The recent online wars between business owners competing over domain names has given rise to an increased interest of business owners to protect their intellectual property rights to prevent infringement.

How can I protect my brand?

To protect your brand name, it is a good idea to select an appealing domain name.  A good tip to keep in mind, when choosing domain names, is to ensure that the domain name is simple and relates closely to your business or how people relate to your business. Make it easy to pronounce and spell, and avoid using too many confusing characters such as hyphens mixed with unusual numbering.

According to Intellectual Property Australia, a domain name is like your business’s online address on the Internet. Domain names allow customers to easily find your website as your domain name will distinguish your website from others. Usually, domain names are also easy to remember as they incorporate words that reflect the business name.

How can I protect the domain name?

You can protect your domain name by registering it. It is a good idea to speak with an intellectual property lawyer who can give you in-depth and up-to-date information on how domain names can be registered, and other useful information regarding your brand name that you may not know about.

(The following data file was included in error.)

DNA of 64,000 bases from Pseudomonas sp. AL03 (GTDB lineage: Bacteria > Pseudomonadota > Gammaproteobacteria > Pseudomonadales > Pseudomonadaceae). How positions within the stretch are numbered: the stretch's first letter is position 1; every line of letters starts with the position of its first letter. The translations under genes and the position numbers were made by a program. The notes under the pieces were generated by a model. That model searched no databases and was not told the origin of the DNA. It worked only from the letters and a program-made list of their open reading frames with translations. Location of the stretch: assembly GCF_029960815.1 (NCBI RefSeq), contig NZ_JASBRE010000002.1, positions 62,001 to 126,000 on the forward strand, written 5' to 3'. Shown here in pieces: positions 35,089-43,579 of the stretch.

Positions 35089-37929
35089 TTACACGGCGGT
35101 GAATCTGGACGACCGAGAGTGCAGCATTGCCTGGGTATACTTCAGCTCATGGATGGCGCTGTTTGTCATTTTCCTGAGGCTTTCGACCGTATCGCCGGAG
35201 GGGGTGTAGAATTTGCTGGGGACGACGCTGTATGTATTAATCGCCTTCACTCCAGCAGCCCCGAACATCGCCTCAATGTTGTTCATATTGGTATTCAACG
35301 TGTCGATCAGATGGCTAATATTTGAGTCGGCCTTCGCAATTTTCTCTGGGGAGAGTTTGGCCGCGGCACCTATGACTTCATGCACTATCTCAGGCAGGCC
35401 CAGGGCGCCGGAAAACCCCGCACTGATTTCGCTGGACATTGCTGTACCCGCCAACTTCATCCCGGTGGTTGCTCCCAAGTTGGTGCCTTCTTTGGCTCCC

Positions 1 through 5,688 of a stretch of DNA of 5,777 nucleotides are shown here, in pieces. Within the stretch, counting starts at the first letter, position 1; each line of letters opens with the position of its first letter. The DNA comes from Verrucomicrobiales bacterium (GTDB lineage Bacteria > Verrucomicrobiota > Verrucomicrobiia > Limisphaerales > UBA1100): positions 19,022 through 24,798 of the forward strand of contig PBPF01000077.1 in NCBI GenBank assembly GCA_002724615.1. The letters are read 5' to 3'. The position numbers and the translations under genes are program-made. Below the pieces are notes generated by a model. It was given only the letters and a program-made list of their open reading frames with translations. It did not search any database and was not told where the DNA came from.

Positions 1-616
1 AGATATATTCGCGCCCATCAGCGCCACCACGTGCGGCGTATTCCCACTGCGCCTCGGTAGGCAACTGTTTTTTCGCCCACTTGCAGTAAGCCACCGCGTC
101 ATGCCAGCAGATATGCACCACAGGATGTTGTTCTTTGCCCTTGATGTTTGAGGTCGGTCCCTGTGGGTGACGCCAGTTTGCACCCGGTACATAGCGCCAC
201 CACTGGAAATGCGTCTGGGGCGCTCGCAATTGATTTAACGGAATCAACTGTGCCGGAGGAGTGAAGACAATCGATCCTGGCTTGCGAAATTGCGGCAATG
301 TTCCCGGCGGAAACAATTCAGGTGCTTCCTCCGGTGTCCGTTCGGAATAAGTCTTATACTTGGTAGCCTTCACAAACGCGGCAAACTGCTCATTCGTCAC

It is useful to know that registering a domain name does not give you any proprietary right over the name, and you will not automatically be granted a right to use the domain name as a trademark. For this reason, we suggest speaking with an intellectual property lawyer who can provide you with legal advice on how you can best protect your brand using a domain name and other measures under intellectual property law.

What are domain prospectors?

Once you have set up a business and you are ready to launch it online, it is usually recommended to register a domain name as soon as possible. This is because, there are many domain prospectors who buy domains that might be used by businesses that are not online yet. This is because domain prospectors know that if they have registered a domain name that another business needs, the business may be willing to pay an inflated price for transferring the domain name registration to them.

Should I register variations of the domain name?

When customers type in your domain name, they often make typos, which could cause them to be redirected to a different website, thinking that they have, in fact, still accessed yours. This is a huge problem as there may be other businesses with registered domain names similar to yours and, as a result, benefit from visitors to their websites who incorrectly type the address. For this reason, many businesses often register domain names that are similar to their own but have a typo in them. This way, even if customers happen to make a typo when attempting to access your website, they will still be directed to your site and not elsewhere.

Conclusion

For more information regarding the protection of your brand name, registering a domain name and other intellectual property matters, please seek legal advice from an IP lawyer or visit the Intellectual Property Australia website at http://www.ipaustralia.gov.au/

Lachlan McKnight

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